White Paper Making Machines More Connected and Intelligent Overview It s no secret that technology is dramatically transforming the manufacturing arena. We re witnessing a new industrial revolution, led
Intelligent, Connected Cars Volkswagen s Vision of the Future Dr. Markus Lienkamp Electronics and Vehicle Research Global trends Time is scarce Space is scarce Oil is scarce Ubiquitous broadband communication
factor volumes AEB Fitment - Standard Honda Jazz/Fit Mk3 The 3 rd generation of the globally popular car with a more flexible platform and more advanced materials. The all-new Jazz is on sale in the UK
Power Quality For The Digital Age INVERTING SOLAR POWER A N E N V IRONME N TA L P OT E N T I A L S W HI T E PA PER Introduction Heat in the System The modern facility has been revolutionized by advancements
Mobile phones and other wireless technologies have become an integral part of everyday life. But does using a mobile phone regularly, or living near a base station, have any implications for our health?
Quick Guide: Selecting ICT Tools for your Business This Quick Guide is one of a series of information products targeted at small to medium sized businesses. It is designed to help businesses better understand,
Why Use Fiber Optics For Lighting? Using fiber for remote lighting has many advantages, some of which are more important for special types of applications than others. Heat Free Lighting: Since the light
Data Centre Monitoring Made Easy Power & Environmental Monitoring Features & Benefits Packet Power provides the easiest, most cost effective way to capture detailed power and temperature information for
The Embedded SIM Whitepaper December 2013 Copyright 2013 GSM Association Abstract In the future, everyone and everything around us that might benefit from a wireless connection will, in fact, have one.
Choosing a Location-based Application for your Business A Step-by-Step Guide Executive Summary The following guide provides some simple steps that will help you understand how a location-based application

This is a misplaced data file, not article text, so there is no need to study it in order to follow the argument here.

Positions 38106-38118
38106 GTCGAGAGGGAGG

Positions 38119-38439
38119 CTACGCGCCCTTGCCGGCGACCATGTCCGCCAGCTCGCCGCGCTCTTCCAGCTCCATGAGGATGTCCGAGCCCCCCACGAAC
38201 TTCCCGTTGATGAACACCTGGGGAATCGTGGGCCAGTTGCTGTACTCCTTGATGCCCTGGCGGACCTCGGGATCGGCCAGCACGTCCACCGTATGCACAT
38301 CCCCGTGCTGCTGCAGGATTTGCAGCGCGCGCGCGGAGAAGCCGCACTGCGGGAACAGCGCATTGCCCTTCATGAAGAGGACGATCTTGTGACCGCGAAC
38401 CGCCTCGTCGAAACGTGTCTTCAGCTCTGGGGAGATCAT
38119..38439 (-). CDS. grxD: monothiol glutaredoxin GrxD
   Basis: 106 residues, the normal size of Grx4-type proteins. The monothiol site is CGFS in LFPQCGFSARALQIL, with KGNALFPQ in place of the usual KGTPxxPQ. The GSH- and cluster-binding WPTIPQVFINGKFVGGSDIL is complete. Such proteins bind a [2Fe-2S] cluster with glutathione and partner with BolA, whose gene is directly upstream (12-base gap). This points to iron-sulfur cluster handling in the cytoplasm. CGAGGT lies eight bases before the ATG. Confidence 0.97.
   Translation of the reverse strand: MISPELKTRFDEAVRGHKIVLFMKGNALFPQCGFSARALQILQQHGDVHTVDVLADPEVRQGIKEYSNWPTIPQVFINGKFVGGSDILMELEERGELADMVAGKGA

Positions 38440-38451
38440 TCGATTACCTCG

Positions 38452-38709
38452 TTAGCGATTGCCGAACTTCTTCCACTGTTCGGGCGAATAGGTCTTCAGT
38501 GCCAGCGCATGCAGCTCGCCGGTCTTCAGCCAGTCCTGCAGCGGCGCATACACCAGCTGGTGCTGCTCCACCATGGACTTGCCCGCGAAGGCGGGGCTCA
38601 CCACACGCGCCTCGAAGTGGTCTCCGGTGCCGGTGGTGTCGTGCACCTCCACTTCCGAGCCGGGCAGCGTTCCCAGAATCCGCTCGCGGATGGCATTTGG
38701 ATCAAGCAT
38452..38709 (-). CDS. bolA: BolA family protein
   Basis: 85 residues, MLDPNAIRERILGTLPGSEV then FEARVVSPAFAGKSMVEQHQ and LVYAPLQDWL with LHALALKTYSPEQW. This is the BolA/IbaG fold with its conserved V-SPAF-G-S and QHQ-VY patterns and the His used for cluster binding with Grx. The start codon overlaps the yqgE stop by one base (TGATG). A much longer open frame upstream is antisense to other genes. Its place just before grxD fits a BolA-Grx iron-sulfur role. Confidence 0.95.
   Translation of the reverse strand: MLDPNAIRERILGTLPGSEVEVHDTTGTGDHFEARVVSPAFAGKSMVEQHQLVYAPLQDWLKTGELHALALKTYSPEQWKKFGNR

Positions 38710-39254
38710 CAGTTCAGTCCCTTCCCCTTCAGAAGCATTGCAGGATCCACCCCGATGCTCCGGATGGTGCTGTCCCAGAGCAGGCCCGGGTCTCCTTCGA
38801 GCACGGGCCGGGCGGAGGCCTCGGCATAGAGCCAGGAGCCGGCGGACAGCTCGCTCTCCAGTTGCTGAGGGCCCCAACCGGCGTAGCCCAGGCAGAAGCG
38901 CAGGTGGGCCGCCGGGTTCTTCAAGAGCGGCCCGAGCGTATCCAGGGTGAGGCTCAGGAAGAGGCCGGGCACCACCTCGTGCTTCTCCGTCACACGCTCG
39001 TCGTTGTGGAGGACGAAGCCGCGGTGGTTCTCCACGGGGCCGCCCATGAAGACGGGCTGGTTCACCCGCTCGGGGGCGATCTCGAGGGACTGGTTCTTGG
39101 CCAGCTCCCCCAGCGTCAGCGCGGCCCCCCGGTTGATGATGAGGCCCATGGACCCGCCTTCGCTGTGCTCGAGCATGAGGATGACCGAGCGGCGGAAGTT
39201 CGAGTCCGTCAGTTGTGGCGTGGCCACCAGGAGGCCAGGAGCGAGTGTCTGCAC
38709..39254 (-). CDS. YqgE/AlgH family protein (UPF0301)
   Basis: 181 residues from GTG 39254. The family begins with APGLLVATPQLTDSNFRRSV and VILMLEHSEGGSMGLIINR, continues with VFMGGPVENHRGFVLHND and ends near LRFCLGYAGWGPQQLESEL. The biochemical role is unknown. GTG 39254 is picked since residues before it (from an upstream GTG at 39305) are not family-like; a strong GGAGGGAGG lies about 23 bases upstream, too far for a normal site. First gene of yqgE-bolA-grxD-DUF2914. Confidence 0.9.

JANUARY 2011 The Next- Generation Warehouse Long Range Scanning and the Emergence of 2D Bar Codes Table of Contents Introduction...3 Bar coding basics...4 Bar coding in the warehouse...4 Warehouse application
Information for Participants 20 May 15 November 2014 The Categories: Industry 4.0 Mobility Security Healthcare Energy Connected Home Title Sponsors 2014/2015 The Innovation World Cup The Innovation World
Reducing CO2 emissions from cars and vans Backgrounder May 2015 SUMMARY a. The automobile industry in Europe has invested heavily in innovations designed to bring down significantly the CO2 emissions from
Article 6: September 2014 Internet of Things This year the focus of business has shifted to the Internet of Things (IoT), the connection and sharing of information between objects, machines, people and
Exhibitions India Group ISO 9001:2008 & ISO 14001:2004 20 21 22 January 2016 Pragati Maidan New Delhi, India 24 th Digital India 6 International Exhibition & Conference Broadband Satellite TV Digital Homes
Transportation The road to smarter traffic monitoring with Axis network video solutions. www.axis.com/traffic Bringing you closer to the traffic. By 2025, it s predicted that every day 6.2 billion private
Gian Luca Sacco Marketing Director South & Central Europe Smarter decisions, better products Smarter decisions, better products. Today s Product Challenges are More Difficult Than Ever Before Landing on
The Gateway to a Better Vehicle Area Network Key considerations when evaluating laptops as communications hubs for in-vehicle communications Introduction Since notebooks first incorporated internal Wi-Fi
INDUSTRY REPORT ON AIRBAG INDUSTRY AIRBAG MARKET GROWTH DRIVERS: Key drivers for airbags industry are: Federal regulation-first and foremost Public awareness General increase in concerns for safety Development
Wireless The answer to all our communications needs? Introduction Since BT s last review of its leased lines back in 2003, there has been a concern in local government that analogue lines will go the way